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  • Writer's pictureElana

the start of my journey...

I've always been a bit of an overachiever. I rushed my way through high school so that I could start university early. I participated in the co-op program at my university to help me get a job when I graduated, meaning no summer breaks. I never broke the rules. I wasn't rebellious. I did everything right, but I never took the time that a lot of my peers did to just be carefree and discover themselves.

I live a life that society would consider to be successful. I'm young, I'm married, we both have good jobs at a big company, own a great house, have no kids but adorable pets and live in the beautiful city of Seattle. But over the past couple of years, I've realized that in order to continue to be successful on this path, I would have to change into someone I wasn't sure I wanted to be.

When I had jaw surgery last summer, it turned out to be a real turning point in my life, even though I didn't realize it at the time. I thought I'd be back to work after 3 weeks. The first couple of weeks I was healing quickly but I wasn't prepared for the long term recovery that I had in store. I ended up taking 6 weeks off and only being able to return to work part-time for several months after that. I was exhausted, discouraged and emotionally numb. I felt like a disappointment. A failure. I fell into a depression.

I sought help and recognized that my body wasn't the only part of me that needed to heal. So I went to work on my mind and my soul. Along the way I discovered that I had been suppressing my creativity and began to find joy in pie baking, glass mosaic art, and random crafty projects. I learned (and am still working on) how to be kinder to myself. And the more I realized who I wanted to be, the easier it became to be authentic to myself.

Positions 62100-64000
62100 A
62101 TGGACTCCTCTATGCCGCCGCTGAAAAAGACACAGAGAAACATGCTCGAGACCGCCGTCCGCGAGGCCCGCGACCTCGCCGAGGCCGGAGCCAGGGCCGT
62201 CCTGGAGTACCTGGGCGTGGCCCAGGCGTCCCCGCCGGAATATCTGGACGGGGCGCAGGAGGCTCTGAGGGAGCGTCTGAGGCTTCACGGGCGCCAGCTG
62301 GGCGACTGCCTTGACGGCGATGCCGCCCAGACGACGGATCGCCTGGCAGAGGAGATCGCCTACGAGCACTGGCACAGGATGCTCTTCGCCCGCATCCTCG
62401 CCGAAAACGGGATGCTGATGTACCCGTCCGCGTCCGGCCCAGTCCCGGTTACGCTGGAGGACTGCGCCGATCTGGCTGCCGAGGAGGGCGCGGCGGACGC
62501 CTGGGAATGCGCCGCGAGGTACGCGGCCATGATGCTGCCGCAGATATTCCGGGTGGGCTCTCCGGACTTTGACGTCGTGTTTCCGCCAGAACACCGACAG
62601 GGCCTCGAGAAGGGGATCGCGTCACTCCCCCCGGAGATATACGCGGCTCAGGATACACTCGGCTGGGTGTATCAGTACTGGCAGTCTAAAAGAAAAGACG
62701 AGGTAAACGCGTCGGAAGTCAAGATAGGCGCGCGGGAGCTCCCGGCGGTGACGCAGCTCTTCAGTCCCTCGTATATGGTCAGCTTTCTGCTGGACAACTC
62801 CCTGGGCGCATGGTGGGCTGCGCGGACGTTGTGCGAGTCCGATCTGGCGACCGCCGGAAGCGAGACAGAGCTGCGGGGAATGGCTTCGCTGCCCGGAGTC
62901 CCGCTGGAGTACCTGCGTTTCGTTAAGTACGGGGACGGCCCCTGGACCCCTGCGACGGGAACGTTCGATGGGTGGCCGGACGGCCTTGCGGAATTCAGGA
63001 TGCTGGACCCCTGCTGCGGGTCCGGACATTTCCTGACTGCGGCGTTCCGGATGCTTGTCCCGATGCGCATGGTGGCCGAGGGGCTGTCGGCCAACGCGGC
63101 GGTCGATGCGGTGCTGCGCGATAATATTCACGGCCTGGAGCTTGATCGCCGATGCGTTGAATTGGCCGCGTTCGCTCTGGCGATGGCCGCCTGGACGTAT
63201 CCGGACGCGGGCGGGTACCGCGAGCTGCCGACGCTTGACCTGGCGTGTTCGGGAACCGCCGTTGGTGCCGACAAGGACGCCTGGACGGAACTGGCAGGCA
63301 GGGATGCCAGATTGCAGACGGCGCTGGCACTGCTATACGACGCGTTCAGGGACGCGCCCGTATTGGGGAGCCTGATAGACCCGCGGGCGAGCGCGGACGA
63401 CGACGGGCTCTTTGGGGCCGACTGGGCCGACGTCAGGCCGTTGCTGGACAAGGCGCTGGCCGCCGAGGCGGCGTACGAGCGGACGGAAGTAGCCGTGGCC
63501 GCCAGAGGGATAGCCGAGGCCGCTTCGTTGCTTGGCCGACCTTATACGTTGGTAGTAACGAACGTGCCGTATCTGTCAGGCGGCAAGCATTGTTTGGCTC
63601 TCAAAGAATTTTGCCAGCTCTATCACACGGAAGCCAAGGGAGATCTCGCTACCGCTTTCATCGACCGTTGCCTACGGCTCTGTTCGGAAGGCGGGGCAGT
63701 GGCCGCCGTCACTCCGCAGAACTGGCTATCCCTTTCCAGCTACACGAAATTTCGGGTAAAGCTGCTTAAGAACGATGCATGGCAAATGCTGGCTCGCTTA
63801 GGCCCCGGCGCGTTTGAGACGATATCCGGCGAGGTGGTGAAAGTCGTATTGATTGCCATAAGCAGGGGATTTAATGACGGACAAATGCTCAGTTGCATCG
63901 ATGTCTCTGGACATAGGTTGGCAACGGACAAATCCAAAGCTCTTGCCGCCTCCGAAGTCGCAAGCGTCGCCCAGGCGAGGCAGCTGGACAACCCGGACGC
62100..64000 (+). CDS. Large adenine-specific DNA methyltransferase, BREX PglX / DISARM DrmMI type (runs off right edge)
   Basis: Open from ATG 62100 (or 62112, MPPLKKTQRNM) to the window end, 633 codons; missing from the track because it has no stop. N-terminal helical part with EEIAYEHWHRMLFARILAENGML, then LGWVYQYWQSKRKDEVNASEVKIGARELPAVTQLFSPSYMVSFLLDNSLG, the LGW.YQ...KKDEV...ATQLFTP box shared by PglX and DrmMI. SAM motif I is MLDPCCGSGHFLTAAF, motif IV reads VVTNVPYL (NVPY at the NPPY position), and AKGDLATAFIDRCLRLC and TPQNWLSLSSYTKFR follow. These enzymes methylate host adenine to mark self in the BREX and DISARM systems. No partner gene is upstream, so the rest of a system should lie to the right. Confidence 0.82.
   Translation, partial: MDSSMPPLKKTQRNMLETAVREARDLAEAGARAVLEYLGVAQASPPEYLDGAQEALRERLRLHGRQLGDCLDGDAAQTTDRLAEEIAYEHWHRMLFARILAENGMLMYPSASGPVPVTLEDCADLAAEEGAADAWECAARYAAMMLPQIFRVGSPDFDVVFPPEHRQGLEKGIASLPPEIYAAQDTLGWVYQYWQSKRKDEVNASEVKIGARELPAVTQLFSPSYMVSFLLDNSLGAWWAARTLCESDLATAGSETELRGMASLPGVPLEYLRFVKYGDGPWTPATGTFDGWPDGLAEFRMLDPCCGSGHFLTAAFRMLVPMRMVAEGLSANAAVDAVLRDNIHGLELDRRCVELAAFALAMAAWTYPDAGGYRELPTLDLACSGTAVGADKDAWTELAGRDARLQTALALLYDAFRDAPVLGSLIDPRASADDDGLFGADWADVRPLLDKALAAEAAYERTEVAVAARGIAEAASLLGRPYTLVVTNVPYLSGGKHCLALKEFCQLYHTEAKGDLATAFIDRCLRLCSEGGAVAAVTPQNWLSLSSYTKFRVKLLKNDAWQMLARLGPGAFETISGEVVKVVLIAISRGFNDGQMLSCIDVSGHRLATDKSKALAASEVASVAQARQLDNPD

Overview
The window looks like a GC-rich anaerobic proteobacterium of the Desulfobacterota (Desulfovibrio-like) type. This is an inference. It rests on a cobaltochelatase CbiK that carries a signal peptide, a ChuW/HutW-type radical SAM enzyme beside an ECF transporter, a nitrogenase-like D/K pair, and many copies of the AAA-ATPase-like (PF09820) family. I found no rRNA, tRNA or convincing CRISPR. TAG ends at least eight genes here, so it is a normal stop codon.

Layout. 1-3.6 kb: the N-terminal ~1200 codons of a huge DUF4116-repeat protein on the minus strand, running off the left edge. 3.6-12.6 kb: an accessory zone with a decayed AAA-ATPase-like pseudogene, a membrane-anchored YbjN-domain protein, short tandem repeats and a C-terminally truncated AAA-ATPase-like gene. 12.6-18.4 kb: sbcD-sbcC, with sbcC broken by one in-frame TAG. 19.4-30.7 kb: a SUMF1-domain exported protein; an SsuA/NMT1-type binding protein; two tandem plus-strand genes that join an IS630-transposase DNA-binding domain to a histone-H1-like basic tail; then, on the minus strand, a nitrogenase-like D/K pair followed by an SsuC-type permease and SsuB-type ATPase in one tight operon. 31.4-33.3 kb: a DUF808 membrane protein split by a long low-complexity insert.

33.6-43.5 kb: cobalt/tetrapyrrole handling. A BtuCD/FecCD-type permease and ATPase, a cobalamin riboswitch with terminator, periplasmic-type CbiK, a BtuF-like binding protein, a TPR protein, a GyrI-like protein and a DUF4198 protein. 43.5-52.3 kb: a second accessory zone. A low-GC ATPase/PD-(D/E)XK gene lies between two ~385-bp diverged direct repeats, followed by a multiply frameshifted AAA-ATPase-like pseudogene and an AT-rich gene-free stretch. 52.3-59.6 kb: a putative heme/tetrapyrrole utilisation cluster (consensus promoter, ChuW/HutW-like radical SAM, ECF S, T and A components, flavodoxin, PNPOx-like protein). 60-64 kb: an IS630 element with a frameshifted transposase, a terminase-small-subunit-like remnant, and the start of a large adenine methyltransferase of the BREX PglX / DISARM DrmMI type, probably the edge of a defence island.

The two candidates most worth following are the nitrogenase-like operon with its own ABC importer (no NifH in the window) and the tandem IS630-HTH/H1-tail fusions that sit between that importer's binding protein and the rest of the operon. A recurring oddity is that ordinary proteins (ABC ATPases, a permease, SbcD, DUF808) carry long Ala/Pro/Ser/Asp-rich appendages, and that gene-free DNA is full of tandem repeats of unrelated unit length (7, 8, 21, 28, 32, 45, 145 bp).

I decided that I want to do something I'm passionate about and I want to help other people. I began to understand, almost 10 years into my career, that I'm burnt out on the top-down, bureaucratic, profit-driven world of big business.

So now here I am, at 30 years old, realizing that I've been running down a road that I don't even want to be on.

It took some time, coaching, and a trip halfway around the world for me to gather the courage to face my fears and listen to my heart. It's scary to leave safety and stability to dive into an ocean of unknowns. But I'm so glad I've turned the page to start this new chapter. And I'm so excited to see where this new path takes me. I need change and so I'm making it happen.

Through this period of self-discovery I have found several inspiring quotes that have helped me through. Here's one that seems fitting in my first post:

"Never be afraid to fall apart because it is an opportunity to rebuild yourself the way you wish you had been all along." - Rae Smith

I'm pressing the 'pause' button on my career and taking some time for me. Now with only two weeks left in my job, and a lot of free time ahead of me, I am looking forward to a chance for quiet reflection. I can't wait to spend more time playing with our dog Mitzi, singing, baking pies, making mosaics, and to actually make dinners instead of ordering in or going out (okay, maybe going out isn't so bad). I know that I might sometimes feel unproductive, bored, or lonely, but I also know that I will only have this quiet for a limited time, so I better make the most of it.

Last night when I was out walking with Mitzi, I paused to look up and I noticed that the sky was so clear that I could see the stars (a clear sky in Seattle in February is not something to be taken for granted). Looking up at the sky, I saw a shooting star. After "wishing I may" and "wishing I might", and humming a little "somewhere out there", I realized that my life is pretty amazing. I just needed to slow down to notice.

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